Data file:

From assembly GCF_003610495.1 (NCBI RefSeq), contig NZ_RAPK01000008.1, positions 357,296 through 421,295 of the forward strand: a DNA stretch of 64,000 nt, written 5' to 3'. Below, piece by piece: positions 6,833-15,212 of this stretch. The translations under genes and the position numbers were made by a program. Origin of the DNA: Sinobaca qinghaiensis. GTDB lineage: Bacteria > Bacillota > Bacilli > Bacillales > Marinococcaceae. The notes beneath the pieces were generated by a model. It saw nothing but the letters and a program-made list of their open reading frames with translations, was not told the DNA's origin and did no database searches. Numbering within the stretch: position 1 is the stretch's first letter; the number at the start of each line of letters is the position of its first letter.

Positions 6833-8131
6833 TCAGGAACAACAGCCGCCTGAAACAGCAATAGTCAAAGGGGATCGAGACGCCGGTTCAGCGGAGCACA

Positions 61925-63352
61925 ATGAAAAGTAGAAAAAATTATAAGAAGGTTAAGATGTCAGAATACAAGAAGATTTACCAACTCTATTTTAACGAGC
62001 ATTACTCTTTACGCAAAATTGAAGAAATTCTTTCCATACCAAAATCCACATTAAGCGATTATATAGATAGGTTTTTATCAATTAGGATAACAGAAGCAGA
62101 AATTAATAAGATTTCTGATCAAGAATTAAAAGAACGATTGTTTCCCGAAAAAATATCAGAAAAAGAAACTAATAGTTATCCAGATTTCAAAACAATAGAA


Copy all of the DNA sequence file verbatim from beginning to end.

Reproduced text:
From assembly GCF_003610495.1 (NCBI RefSeq), contig NZ_RAPK01000008.1, positions 357,296 through 421,295 of the forward strand: a DNA stretch of 64,000 nt, written 5' to 3'. Below, piece by piece: positions 6,833-15,212 of this stretch. The translations under genes and the position numbers were made by a program. Origin of the DNA: Sinobaca qinghaiensis. GTDB lineage: Bacteria > Bacillota > Bacilli > Bacillales > Marinococcaceae. The notes beneath the pieces were generated by a model. It saw nothing but the letters and a program-made list of their open reading frames with translations, was not told the DNA's origin and did no database searches. Numbering within the stretch: position 1 is the stretch's first letter; the number at the start of each line of letters is the position of its first letter.

Positions 6833-8131
6833 TCAGGAACAACAGCCGCCTGAAACAGCAATAGTCAAAGGGGATCGAGACGCCGGTTCAGCGGAGCACA

Positions 61925-63352
61925 ATGAAAAGTAGAAAAAATTATAAGAAGGTTAAGATGTCAGAATACAAGAAGATTTACCAACTCTATTTTAACGAGC
62001 ATTACTCTTTACGCAAAATTGAAGAAATTCTTTCCATACCAAAATCCACATTAAGCGATTATATAGATAGGTTTTTATCAATTAGGATAACAGAAGCAGA
62101 AATTAATAAGATTTCTGATCAAGAATTAAAAGAACGATTGTTTCCCGAAAAAATATCAGAAAAAGAAACTAATAGTTATCCAGATTTCAAAACAATAGAA